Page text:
Sunday, December 14, 2014
“If Quite Convenient, Sir" | Jim Carrey (2009)
Index of other entries in The Christmas Carol Project
Jim Carrey's Scrooge is perhaps the most odious of them all. From his repulsive appearance to his naked disgust of all other humans, he's aggressively, intentionally offensive. Gary Oldman's Cratchit is also offensive, but in a different way. He's an idiot.
There are other simpleton Cratchits (and we'll be coming up on some of them shortly), but Oldman's has a vacant expression and an unaware grin that make him seem more House Elf than human. Which may be why Scrooge tolerates him. This Cratchit has no will of his own, so he's no challenge to Scrooge's misanthropic view of humanity. If all people were like this Cratchit, I'd hate them too.
I'm being very hard on this Cratchit, but there's potential for a very great lesson to be learned here. I don't think I'm alone in sometimes being tempted to judge the people around me. I don't do it all the time, but I question motives and intelligence more often than I should. One of the lessons that Scrooge - and I - can learn in this version is that there's more to Cratchit than first appears. Maybe he's actually as stupid as he looks, but that doesn't mean he's without value.
We get a hint of that after he and Scrooge leave for the day. Their conversation goes pretty much as Dickens wrote it, with Carrey and Oldman's performances supporting the interpretations of the characters as I've described them. They also leave the office together, though it's Scrooge who locks the door, presumably not trusting Cratchit with the responsibility. That's part commentary on his feelings about Cratchit, but it's also consistent with his feelings about everyone. In fact, this Scrooge not only locks the office door, but also shakes the locks to make sure they're sound.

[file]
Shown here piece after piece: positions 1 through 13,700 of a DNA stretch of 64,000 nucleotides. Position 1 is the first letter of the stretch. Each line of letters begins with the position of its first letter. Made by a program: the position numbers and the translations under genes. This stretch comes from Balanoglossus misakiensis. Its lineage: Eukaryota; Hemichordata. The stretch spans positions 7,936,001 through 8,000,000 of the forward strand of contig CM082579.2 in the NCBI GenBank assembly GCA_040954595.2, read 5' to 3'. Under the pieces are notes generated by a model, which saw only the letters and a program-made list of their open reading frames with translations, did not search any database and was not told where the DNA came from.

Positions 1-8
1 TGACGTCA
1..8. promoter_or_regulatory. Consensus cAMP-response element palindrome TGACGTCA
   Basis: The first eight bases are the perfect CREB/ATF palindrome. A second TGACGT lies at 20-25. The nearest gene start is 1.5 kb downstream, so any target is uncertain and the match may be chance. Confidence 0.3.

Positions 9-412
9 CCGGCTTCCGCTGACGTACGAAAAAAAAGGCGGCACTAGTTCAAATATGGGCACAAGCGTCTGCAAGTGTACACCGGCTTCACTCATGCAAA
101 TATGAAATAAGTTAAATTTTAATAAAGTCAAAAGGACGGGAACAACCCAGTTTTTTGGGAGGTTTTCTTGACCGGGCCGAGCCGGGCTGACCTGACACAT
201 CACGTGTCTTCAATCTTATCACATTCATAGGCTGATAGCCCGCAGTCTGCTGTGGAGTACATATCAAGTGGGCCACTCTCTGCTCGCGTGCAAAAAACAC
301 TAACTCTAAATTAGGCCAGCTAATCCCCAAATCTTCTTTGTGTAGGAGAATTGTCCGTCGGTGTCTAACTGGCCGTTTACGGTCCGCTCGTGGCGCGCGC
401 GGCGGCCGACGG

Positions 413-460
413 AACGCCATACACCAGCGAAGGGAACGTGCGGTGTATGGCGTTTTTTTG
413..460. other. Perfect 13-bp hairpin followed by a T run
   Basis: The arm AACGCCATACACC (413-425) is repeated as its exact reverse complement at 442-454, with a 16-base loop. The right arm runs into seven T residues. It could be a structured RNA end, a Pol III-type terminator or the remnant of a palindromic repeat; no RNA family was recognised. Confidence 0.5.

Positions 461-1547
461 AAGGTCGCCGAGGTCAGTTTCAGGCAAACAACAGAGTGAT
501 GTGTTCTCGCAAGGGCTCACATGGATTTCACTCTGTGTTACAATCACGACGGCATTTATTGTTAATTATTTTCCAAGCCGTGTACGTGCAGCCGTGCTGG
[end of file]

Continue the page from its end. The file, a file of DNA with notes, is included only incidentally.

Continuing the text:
Cratchit stands still for a moment and watches as Scrooge shuffles into the fog. Then the music becomes festive and Cratchit begins to giggle and shake in excitement. It's Christmas Eve and he's like a little kid. He runs around the corner, sees some boys sliding on a long patch of ice, and joins them.
That's when I realize what Oldman is doing with this performance. He's playing Cratchit as a small child. That's super creepy to look at and it still says very unflattering things about Cratchit's mental ability, but it's an interesting choice that I'm curious to see play out over the course of the film.